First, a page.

In this lesson, we’ll identify and design the classes and interfaces based on the requirements that we have previously gathered from the interviewer for our vending machine system.

Components of a vending machine

As mentioned earlier, we should design the vending machine using a bottom-up approach.


State is an interface that represents the current state of the vending machine. There can be three possible states of a vending machine, i.e., no money inserted state, money inserted state, and the dispense state. The NoMoneyInsertedState class represents the state when there is no money inserted in the machine. When the user inserts the money into the machine, the state changes to MoneyInsertedState. Furthermore, when the machine dispenses the required product to the user, it transitions to the DispenseState.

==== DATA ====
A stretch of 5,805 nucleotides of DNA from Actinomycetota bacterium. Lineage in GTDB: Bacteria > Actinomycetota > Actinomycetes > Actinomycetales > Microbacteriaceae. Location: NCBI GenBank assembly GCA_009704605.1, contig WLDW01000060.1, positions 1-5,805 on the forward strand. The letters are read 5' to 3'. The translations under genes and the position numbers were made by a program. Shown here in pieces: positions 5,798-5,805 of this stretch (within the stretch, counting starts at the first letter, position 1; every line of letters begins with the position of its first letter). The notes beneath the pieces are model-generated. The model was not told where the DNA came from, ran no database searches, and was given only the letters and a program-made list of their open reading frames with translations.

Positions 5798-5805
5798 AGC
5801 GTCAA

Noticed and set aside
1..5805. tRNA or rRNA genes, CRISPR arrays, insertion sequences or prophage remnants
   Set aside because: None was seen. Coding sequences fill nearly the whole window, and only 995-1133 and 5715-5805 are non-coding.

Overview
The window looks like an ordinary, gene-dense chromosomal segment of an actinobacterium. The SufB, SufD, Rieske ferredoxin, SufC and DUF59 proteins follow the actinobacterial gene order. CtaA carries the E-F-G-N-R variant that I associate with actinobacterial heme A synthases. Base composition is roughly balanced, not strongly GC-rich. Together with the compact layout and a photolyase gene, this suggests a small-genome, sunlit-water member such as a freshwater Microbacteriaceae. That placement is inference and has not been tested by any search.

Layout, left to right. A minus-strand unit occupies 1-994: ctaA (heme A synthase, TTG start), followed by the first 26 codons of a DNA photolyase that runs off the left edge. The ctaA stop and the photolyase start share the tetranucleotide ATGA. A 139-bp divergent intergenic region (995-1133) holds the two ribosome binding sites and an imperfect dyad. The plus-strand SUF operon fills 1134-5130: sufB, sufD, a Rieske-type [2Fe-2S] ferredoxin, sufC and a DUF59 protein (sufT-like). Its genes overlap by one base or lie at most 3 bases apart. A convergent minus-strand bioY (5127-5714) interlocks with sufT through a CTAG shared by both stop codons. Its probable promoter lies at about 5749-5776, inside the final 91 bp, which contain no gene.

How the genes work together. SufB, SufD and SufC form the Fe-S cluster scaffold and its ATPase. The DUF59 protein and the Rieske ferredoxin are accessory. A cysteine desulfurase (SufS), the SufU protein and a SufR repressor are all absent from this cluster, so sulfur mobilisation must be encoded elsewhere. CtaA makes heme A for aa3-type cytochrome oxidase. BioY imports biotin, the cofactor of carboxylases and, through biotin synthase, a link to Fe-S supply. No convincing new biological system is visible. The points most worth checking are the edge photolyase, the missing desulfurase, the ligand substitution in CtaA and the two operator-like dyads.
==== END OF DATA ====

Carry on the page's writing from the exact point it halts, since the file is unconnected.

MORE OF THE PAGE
This problem follows the State design pattern since the vending machine changes its behavior based on its state. Here, the State class defines an interface for declaring what the subclasses (NoMoneyInsertedState, MoneyInsertedState, DispenseState) should do. The subclasses provide the implementation for methods defined in the State, and the implementation of each method changes with the change of the state. Every state implements some functions, as shown below:

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